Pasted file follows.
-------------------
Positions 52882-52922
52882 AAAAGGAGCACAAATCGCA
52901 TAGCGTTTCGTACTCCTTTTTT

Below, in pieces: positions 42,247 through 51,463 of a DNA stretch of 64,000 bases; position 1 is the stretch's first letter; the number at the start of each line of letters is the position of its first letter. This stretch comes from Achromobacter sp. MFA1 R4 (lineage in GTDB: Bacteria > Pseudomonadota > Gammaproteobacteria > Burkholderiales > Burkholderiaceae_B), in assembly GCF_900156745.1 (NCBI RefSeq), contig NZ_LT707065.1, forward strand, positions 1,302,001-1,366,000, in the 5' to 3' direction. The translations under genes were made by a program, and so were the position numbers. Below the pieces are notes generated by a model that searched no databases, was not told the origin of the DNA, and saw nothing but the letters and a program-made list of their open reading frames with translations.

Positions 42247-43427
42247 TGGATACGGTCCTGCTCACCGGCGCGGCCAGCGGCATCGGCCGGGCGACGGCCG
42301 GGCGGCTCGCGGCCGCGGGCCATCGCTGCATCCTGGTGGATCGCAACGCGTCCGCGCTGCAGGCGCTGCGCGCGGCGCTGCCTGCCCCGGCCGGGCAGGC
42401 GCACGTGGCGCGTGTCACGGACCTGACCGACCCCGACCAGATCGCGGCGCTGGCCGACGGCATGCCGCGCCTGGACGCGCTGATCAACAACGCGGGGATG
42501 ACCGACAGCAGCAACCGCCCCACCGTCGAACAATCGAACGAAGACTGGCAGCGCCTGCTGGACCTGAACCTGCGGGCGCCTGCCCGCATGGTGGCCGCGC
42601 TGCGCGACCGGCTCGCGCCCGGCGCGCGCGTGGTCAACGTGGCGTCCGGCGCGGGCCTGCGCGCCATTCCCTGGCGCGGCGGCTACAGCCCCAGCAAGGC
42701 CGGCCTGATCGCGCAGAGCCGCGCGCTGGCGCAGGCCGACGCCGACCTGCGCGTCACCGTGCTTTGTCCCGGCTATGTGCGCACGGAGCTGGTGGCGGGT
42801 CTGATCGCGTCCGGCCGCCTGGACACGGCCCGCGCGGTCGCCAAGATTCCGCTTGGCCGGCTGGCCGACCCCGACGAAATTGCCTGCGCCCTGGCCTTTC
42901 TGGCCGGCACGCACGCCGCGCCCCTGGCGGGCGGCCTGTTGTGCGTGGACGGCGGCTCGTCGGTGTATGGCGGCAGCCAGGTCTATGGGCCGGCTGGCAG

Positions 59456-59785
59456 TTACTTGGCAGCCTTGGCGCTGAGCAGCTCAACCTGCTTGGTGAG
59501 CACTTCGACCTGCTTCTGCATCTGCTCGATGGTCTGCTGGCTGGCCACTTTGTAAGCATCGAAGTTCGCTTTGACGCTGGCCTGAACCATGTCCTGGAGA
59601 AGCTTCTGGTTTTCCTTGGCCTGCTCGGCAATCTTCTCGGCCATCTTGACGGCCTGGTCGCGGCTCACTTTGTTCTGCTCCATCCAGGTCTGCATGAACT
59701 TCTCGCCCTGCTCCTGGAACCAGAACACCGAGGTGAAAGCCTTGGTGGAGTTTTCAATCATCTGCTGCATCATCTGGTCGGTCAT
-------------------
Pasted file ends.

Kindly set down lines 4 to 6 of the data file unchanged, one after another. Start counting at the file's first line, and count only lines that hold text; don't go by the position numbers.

Below, in pieces: positions 42,247 through 51,463 of a DNA stretch of 64,000 bases; position 1 is the stretch's first letter; the number at the start of each line of letters is the position of its first letter. This stretch comes from Achromobacter sp. MFA1 R4 (lineage in GTDB: Bacteria > Pseudomonadota > Gammaproteobacteria > Burkholderiales > Burkholderiaceae_B), in assembly GCF_900156745.1 (NCBI RefSeq), contig NZ_LT707065.1, forward strand, positions 1,302,001-1,366,000, in the 5' to 3' direction. The translations under genes were made by a program, and so were the position numbers. Below the pieces are notes generated by a model that searched no databases, was not told the origin of the DNA, and saw nothing but the letters and a program-made list of their open reading frames with translations.

Positions 42247-43427
42247 TGGATACGGTCCTGCTCACCGGCGCGGCCAGCGGCATCGGCCGGGCGACGGCCG